Today’s Thought:

How can we compromise or collaborate with people who refuse to believe in facts? Facts like:

Progressives love their country.

Obama is not a secret muslim terrorist out to destroy Christmas.

The top tier of American economy contains 25% of the country’s wealth.

The only common ground is my first point. A point that a number of people on the right refuse to acknowledge. Without even that basic level of understanding, how the hell do we hope to accomplish anything?

8 thoughts on “Blahblahblah

  1. In reverse order:

    3) You view this as a bad thing; I just kind of view it as …a thing. What percentage constitutes the top tier?

    2) I don’t know anybody who genuinely believes “secret Muslim terrorist”, though I’ve seen a few on message boards. I do know that I am deeply, deeply suspicious of Obama and his crew.

    3) I’m sure progressives love their country. I am also fairly sure that my father loved me, but when the vast majority of what he said was “you didn’t do this right/you didn’t do it with a big enough smile on your face/you didn’t do it for the right reason/you didn’t notice and attend to this small detail that any right-thinking person would’ve noticed”, it was kind of hard to believe.

    Just some thoughts from the other side of the aisle.

  2. 1) 2% of american’s control 25% of america’s wealth: source. The top tier of wealthy people have more say than average folk.

    2) Glenn Beck, Sharon Angle and Michelle Bachman, Orly Tartiz. These are the people who are continuing to float that meme. What are you suspicious of? From 2001-2009 when I said I was deeply suspicious of Bush and his Haliburton crew, I was accused of hating my country. For a while, I even let myself buy into that crap. When you say you’re suspicious of Obama and his crew, please note that I’m not saying you hate America….

    3) Why is dissent unpatriotic? Why is calling out inequality in America unpatriotic?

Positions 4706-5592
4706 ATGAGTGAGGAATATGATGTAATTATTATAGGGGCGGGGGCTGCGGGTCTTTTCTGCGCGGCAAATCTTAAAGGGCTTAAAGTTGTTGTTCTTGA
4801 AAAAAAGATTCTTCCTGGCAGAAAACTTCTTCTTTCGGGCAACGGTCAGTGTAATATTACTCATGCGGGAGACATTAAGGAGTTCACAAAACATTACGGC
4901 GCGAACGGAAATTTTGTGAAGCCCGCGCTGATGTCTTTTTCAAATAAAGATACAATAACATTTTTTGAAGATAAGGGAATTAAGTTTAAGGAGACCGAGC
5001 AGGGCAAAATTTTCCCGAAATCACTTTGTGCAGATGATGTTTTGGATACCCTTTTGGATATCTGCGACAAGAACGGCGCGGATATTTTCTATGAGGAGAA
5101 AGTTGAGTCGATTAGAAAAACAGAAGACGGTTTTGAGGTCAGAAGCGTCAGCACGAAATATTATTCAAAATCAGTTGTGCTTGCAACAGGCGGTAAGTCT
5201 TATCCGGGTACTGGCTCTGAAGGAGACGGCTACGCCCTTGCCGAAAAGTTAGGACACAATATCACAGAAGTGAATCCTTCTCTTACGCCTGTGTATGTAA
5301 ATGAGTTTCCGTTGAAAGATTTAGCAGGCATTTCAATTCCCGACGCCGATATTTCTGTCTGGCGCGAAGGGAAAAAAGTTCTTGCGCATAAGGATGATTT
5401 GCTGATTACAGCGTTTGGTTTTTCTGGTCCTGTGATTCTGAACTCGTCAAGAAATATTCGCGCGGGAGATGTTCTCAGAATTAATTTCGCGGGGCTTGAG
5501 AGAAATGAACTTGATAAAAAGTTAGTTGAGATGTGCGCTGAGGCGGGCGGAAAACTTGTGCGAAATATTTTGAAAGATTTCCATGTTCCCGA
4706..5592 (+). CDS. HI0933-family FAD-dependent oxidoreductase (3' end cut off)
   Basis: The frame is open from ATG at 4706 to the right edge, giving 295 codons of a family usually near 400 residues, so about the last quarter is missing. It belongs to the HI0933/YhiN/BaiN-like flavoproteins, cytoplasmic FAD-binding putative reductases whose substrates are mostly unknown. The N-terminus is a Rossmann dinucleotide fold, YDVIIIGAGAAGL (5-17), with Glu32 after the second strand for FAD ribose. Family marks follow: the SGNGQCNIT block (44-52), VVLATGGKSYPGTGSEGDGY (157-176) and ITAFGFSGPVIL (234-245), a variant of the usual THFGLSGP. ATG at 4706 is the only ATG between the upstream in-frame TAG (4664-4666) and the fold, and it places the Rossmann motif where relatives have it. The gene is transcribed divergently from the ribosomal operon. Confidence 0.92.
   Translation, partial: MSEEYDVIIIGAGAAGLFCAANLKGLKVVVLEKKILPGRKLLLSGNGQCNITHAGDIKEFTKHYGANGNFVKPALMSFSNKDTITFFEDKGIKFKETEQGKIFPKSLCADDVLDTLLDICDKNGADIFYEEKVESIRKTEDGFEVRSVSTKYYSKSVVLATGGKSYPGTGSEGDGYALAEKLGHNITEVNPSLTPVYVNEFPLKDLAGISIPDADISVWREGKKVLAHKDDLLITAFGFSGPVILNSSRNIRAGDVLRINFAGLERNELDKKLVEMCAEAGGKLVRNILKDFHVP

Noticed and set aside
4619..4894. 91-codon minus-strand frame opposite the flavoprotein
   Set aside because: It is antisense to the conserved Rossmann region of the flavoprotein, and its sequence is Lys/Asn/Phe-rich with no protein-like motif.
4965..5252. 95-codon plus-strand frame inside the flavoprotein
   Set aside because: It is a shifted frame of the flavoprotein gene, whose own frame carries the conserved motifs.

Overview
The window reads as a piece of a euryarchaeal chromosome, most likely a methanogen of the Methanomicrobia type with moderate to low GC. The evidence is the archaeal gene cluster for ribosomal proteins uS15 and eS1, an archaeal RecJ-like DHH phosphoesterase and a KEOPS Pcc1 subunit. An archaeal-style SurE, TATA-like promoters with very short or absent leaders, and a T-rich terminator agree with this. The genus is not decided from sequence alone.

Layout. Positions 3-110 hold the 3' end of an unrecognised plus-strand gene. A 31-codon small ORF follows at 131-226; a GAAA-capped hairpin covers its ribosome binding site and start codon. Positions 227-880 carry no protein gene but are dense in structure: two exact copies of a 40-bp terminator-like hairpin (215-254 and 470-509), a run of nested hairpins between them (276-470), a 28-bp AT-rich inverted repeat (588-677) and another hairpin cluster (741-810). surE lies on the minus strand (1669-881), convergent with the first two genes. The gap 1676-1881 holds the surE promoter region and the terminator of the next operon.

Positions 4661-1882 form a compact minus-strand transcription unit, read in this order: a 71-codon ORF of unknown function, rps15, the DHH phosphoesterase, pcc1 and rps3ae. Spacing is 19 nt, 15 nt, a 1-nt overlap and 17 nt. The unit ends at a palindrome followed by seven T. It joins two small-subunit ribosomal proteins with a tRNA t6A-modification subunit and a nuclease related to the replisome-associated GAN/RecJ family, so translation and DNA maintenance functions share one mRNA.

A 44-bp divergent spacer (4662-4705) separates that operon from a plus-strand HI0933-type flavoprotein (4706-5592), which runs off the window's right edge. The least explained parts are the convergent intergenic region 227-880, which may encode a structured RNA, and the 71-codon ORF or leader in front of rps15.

3. 1) Insofar as having more wealth gives your vote more power than that of a poor person, I’m with you. However, human beings WILL try to get their way; shut down one avenue and they’ll discover or build another. I’ve yet to see any solution to the money/power equation that doesn’t boil down to “take their money away from them because their activities don’t conform to my goals”, which skeeves me out on several levels.

    2) I don’t pay much attention to any of the above, to tell the truth. One-on-one observation of the people I know suggests that people don’t see Obama as the heart of some evil conspiracy, they see him as someone with goals that they disagree with and dubious competence in a crisis.

    3)Incessantly? If we’re talking about public perception…well, I hear lots and lots of “God damn America” and “for the first time in my (40-odd years of) life, I’m proud of my country” and pretty much anything Michael Moore puts on tape. I’ve never seen or heard a liberal equivalent to Reagan’s “shining city on a hill” or anything that would indicate that, by and large, this is a pretty cool nation. To go back to the familial analogy, when the vast majority of what I hear is “you suck, now change”, I am not going to fall all over myself with the warm fuzzies when I get an occasional “awww, it’s Thanksgiving and we’re all one big happy family.”